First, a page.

Sophie Opsomer
Katholieke Universiteit Leuven
Interpretative phenomenological analysisOncology nursingCancerStressorPsychological resilienceDevelopmental psychologyDistressPsychologyNursingHealth careQualitative researchNormalityResilience (network)Flexibility (personality)Longitudinal studySocial supportFamily caregiversMEDLINEPsycINFOQuality of life (healthcare)Posttraumatic growthContext (language use)Meaning (existential)CINAHLMental dysfunctionLife partnerPrimary carePalliative careIncurable cancerIn patientAdvanced cancerInterpretation (philosophy)Clinical psychologyMedicineCoping (psychology)Thematic analysisGerontologyApplied psychologySocial determinants of health
10Publications
3H-index
13Citations
Publications 8
Newest
#1Sophie Opsomer (Katholieke Universiteit Leuven)H-Index: 3
#2Jan De Lepeleire (Katholieke Universiteit Leuven)H-Index: 22
Last. Peter Pype (UGent: Ghent University)H-Index: 13
view all 4 authors...
BACKGROUND Family caregivers of advanced cancer patients are at risk for developing mental disorders. Despite this risk, the majority seem to adapt well, and throughout the caregiving period, their trajectory is characterised by healthy functioning. However, GPs struggle with making timely assessments of caregivers at risk for mental dysfunction, since they often fail to seek medical help for themselves and the appropriate research about resilience in cancer caregivers is scarce. Moreover, resea...
Source
#1Sophie OpsomerH-Index: 3
#2Jan De LepeleireH-Index: 5
Last. Peter PypeH-Index: 1
view all 4 authors...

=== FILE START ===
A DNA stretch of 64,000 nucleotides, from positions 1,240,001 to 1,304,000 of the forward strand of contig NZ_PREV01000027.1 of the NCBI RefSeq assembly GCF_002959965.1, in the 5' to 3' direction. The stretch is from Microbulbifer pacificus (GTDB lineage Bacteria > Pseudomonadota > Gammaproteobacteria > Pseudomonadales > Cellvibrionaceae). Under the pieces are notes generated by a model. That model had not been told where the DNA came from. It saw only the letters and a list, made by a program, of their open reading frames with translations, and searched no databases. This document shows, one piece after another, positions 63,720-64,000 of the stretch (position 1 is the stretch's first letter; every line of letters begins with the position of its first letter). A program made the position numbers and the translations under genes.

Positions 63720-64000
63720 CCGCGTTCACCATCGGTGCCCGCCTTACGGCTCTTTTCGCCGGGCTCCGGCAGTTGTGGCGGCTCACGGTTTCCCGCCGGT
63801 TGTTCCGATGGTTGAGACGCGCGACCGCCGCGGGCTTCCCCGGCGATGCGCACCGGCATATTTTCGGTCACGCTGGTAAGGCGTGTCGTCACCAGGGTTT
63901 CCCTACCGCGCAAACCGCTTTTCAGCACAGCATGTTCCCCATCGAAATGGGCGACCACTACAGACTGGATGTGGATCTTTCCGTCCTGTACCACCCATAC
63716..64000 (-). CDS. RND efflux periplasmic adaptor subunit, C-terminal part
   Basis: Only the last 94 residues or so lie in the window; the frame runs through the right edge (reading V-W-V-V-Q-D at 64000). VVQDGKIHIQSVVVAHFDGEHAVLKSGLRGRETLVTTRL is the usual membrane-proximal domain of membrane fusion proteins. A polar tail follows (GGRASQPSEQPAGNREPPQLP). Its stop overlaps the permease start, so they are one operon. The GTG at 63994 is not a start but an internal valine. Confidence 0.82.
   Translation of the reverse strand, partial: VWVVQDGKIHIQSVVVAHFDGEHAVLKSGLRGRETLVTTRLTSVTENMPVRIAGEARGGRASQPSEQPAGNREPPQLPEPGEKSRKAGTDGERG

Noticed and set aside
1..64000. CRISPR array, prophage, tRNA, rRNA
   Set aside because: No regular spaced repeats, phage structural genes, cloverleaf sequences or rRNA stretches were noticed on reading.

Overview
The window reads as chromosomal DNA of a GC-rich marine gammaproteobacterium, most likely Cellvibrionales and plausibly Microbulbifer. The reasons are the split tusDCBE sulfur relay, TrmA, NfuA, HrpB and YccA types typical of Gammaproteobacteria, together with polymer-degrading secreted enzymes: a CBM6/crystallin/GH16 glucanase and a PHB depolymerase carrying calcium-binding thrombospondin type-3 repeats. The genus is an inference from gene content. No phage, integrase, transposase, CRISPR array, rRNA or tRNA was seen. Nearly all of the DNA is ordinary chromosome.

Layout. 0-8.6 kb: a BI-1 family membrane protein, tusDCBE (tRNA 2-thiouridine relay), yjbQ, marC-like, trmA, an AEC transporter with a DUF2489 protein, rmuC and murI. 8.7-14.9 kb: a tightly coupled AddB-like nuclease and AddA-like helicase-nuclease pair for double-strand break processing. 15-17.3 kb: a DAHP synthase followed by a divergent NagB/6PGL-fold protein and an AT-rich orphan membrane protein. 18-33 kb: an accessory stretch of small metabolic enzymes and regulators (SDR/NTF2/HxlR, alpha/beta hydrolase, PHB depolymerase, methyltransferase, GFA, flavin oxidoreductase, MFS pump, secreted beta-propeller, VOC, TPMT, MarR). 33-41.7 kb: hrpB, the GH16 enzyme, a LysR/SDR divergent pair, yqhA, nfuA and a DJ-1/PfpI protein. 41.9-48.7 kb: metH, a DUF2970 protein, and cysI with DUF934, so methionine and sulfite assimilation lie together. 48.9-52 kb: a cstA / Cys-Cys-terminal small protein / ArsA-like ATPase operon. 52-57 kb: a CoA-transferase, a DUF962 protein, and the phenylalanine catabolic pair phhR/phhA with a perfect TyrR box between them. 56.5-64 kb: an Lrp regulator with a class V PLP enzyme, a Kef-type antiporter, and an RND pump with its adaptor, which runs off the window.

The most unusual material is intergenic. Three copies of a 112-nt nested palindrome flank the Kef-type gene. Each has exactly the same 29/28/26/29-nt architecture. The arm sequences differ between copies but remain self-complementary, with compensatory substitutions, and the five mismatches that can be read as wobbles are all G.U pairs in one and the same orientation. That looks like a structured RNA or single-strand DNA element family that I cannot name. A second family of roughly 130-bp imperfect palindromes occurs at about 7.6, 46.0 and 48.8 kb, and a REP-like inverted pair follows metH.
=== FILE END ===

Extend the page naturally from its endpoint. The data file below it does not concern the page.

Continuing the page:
#1Sophie Opsomer (Katholieke Universiteit Leuven)H-Index: 3
#2Peter Pype (UGent: Ghent University)H-Index: 13
Last. Jan De Lepeleire (Katholieke Universiteit Leuven)H-Index: 22
view all 4 authors...
Background : Providing care for patients with advanced cancer is often the responsibility of the partner. Being confronted with an incurable cancer diagnosis can be highly disruptive for the patient's partner and can be considered a potentially traumatic event. However, most caregivers seem to adapt well during the process of providing care. This finding is in line with the concept of resilience in literature: a dynamic process of adapting well, resulting from the interplay between intrinsic and...
Source
#1Sophie Opsomer (Katholieke Universiteit Leuven)H-Index: 3
#2Sofie Joossens (Katholieke Universiteit Leuven)H-Index: 22
Last. Peter Pype (Vrije Universiteit Brussel)H-Index: 13
view all 5 authors...
Abstract Purpose Nutrition-related problems are common in patients with advanced cancer. They can disrupt daily life and routines. This study aimed to explore how couples cope with this source of distress. Methods A qualitative descriptive study design was adopted using semi-structured interviews. Seven couples, each consisting of an advanced cancer patient and his or her co-habiting life partner, participated. The Qualitative Analysis Guide of Leuven (QUAGOL) was used as a guide to facilitate t...
Source
#1Sophie OpsomerH-Index: 3
#2Peter PypeH-Index: 13
Last. Jan De LepeleireH-Index: 22
view all 4 authors...
#1Sophie OpsomerH-Index: 3
#2Peter PypeH-Index: 1
Last. Jan De LepeleireH-Index: 5
view all 4 authors...
#1Sophie OpsomerH-Index: 3
#2Sofie Joossens (Vrije Universiteit Brussel)H-Index: 1
Last. Peter PypeH-Index: 13
view all 5 authors...
Cancer and nutrition-related problems are extremely distressing events and disturb functioning and daily life. It is recognized that the effects of stressors challenging well-being are mediated by the meaning attached to these stressors. As nutrition-related problems are often being experienced within couples, it is also important to gain understanding of a partner's interpretation of complaints and whether it coincides with that of the patient. To explore the meaning attached to nutrition-relat...
Source
#1Sophie OpsomerH-Index: 3
#2Jan De LepeleireH-Index: 5
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